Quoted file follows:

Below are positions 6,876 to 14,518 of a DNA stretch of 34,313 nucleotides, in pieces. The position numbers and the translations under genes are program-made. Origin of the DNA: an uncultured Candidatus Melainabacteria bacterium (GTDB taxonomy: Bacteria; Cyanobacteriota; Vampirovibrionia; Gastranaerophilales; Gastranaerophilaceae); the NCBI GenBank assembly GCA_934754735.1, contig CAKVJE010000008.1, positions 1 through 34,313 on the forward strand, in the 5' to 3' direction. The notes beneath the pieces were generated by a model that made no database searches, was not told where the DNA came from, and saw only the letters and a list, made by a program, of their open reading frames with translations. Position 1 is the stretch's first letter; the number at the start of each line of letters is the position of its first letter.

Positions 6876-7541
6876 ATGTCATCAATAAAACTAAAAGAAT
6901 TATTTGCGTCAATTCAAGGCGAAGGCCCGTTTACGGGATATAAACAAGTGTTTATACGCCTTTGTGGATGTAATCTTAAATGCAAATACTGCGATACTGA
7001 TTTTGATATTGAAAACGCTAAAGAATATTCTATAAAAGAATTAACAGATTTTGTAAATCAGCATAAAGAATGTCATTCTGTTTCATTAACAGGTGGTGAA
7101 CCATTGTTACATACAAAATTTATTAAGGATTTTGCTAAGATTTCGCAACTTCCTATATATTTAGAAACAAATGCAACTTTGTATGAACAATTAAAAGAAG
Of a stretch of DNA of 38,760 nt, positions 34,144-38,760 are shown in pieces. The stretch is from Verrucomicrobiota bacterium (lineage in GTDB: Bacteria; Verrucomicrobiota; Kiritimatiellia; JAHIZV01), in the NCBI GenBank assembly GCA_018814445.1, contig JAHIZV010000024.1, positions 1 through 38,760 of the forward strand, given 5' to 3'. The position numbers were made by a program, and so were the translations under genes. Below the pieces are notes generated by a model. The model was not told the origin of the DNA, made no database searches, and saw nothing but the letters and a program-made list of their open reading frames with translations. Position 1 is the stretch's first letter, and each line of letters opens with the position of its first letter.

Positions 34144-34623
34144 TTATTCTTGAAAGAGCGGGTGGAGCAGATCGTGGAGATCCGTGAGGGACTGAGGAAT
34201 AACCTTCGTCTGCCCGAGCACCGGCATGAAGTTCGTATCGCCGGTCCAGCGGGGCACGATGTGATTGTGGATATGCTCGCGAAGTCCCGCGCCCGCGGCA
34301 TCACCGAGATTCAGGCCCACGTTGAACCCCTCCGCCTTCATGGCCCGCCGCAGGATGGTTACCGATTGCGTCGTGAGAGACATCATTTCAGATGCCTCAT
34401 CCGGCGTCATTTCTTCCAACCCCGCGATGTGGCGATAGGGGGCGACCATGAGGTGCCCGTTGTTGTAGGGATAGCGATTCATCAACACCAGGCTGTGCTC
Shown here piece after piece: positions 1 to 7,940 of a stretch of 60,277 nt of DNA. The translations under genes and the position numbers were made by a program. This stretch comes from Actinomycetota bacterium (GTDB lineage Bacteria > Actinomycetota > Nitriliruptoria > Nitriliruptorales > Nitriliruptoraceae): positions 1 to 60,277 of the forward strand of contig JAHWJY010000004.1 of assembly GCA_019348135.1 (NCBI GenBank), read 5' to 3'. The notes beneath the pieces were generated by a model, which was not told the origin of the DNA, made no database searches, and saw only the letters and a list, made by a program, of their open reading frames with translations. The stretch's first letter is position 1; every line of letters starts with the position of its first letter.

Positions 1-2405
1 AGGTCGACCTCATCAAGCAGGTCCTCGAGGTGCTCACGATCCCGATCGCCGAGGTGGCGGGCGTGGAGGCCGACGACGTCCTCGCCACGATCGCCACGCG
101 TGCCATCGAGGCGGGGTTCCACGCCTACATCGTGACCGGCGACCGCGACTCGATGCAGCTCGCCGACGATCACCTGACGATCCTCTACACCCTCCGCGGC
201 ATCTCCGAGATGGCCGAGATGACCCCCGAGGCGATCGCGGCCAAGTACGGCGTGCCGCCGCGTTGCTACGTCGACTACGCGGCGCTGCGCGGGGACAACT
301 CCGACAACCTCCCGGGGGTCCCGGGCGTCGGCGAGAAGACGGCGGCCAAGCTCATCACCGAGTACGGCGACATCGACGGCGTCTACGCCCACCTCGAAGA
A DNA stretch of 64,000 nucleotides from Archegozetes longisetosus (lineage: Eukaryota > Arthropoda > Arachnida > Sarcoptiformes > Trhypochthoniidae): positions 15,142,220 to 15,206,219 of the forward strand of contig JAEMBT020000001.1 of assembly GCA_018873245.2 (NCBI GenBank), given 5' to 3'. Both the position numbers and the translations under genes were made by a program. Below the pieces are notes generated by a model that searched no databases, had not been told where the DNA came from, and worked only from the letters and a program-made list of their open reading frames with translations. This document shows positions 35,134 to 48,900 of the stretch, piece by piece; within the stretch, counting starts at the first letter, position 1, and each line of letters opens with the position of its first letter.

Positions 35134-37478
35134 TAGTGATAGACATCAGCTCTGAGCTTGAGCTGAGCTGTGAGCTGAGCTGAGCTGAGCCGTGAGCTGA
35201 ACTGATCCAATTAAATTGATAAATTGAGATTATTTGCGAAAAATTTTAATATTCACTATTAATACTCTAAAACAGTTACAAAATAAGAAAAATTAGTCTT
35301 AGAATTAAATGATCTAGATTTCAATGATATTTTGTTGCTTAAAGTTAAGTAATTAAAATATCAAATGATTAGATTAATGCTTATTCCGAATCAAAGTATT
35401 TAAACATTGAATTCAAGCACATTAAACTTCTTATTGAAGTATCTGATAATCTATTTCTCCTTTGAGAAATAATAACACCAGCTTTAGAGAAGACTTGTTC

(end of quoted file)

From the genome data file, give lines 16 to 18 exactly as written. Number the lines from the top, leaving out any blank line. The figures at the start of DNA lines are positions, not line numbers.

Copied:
101 TGCCATCGAGGCGGGGTTCCACGCCTACATCGTGACCGGCGACCGCGACTCGATGCAGCTCGCCGACGATCACCTGACGATCCTCTACACCCTCCGCGGC
201 ATCTCCGAGATGGCCGAGATGACCCCCGAGGCGATCGCGGCCAAGTACGGCGTGCCGCCGCGTTGCTACGTCGACTACGCGGCGCTGCGCGGGGACAACT
301 CCGACAACCTCCCGGGGGTCCCGGGCGTCGGCGAGAAGACGGCGGCCAAGCTCATCACCGAGTACGGCGACATCGACGGCGTCTACGCCCACCTCGAAGA